This page is part of the web mail archives of SRFI 22 from before July 7th, 2015. The new archives for SRFI 22 contain all messages, not just those from before July 7th, 2015.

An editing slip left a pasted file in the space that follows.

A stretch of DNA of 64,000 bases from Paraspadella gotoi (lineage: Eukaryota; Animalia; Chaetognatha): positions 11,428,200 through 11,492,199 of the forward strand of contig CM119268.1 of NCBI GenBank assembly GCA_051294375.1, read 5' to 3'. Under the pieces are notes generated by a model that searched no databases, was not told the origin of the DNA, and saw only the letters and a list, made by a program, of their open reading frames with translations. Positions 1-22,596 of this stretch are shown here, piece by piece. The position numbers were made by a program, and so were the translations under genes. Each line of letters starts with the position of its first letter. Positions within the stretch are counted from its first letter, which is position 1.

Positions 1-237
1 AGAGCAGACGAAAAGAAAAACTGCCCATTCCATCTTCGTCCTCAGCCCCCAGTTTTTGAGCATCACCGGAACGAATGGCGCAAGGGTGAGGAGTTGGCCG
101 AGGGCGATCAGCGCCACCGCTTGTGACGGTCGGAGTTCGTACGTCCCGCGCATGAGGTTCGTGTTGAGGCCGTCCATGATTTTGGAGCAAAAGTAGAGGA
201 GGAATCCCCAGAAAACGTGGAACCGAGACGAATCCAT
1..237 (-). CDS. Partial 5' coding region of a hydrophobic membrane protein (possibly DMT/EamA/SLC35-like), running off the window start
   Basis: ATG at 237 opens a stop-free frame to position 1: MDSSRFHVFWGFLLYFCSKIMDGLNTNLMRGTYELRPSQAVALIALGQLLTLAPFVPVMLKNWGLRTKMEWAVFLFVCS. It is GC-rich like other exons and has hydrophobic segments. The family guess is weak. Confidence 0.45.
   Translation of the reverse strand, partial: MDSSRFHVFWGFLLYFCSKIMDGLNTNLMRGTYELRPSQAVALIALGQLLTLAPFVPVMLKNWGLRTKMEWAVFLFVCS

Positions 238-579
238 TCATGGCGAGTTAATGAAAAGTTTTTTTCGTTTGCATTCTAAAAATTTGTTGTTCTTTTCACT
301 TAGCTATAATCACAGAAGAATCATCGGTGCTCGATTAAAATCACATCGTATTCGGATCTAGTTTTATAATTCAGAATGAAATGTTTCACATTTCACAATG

> Marc> Finally, I don't understand the sudden change in the way parameters > Marc> are passed to "main". > > What change? It was this way since day 1 of SRFI 22. Sorry... I just assumed it from some of the messages I read. > Marc> It seems much more elegant to define "main" as > Marc> a procedure with as many arguments as are needed by the script, which > Marc> allows the Scheme interpreter to very naturally catch wrong number of > Marc> argument errors, and the code for scripts expecting a fixed number of > Marc> arguments is more elegant (they don't have to extract the arguments > Marc> from a list). > > But it would require the SRFI to specify what would happen in this > place. The vanilla reaction to this by the Scheme system is very > probably not the one you want when someone calls the script with a > wrong number of arguments. Really? I find that this gives the Scheme implementation a chance to (automatically) give a message that is understandable to the user of the script. For example if "main" is (define (main x y) (write (+ (string->number x) (string->number y))) 0) and you call the script with a single argument, Gambit will display *** ERROR -- Wrong number of arguments passed to procedure (main "123") Surely other systems will give a similar error message. However, if main receives all the arguments in a list, you would write (define (main arguments) (write (+ (string->number (car arguments)) (string->number (cadr arguments)))) 0) and the error would me much more obscure: *** ERROR IN "script.scm"@6.29 -- PAIR expected (cadr '("123")) Note that if you want to display a more friendly error message you still can write: (define (main . arguments) (if (= (length arguments) 2) (begin (write (+ (string->number (car arguments)) (string->number (cadr arguments)))) 0) (begin (display "usage: add first-number second-number\n") 1))) > Marc> Scripts that handle variable number of arguments (such > Marc> as your example) can be written with a rest parameter: > > Marc> (define (main . arguments) > Marc> (for-each display-file arguments) > Marc> 0) > > And vice versa: > > (define (main args) > (apply marc-feeley-main args)) > > Why is this important? Elegance. The choice is between (define (main arguments) ; fixed number of arguments (apply (lambda (x y) ; x and y would be meaningfull names in a realistic example... (write (+ (string->number x) (string->number y))) 0) arguments)) (define (main arguments) ; variable number of arguments (for-each display arguments) 0) and in the approach I propose: (define (main x y) ; fixed number of arguments (write (+ (string->number x) (string->number y))) 0) (define (main . arguments) ; variable number of arguments (for-each display arguments) 0) Using the approach I propose, the fixed number of arguments case is concise and natural and the variable number of arguments case needs an extra dot, which is a small price to pay. Marc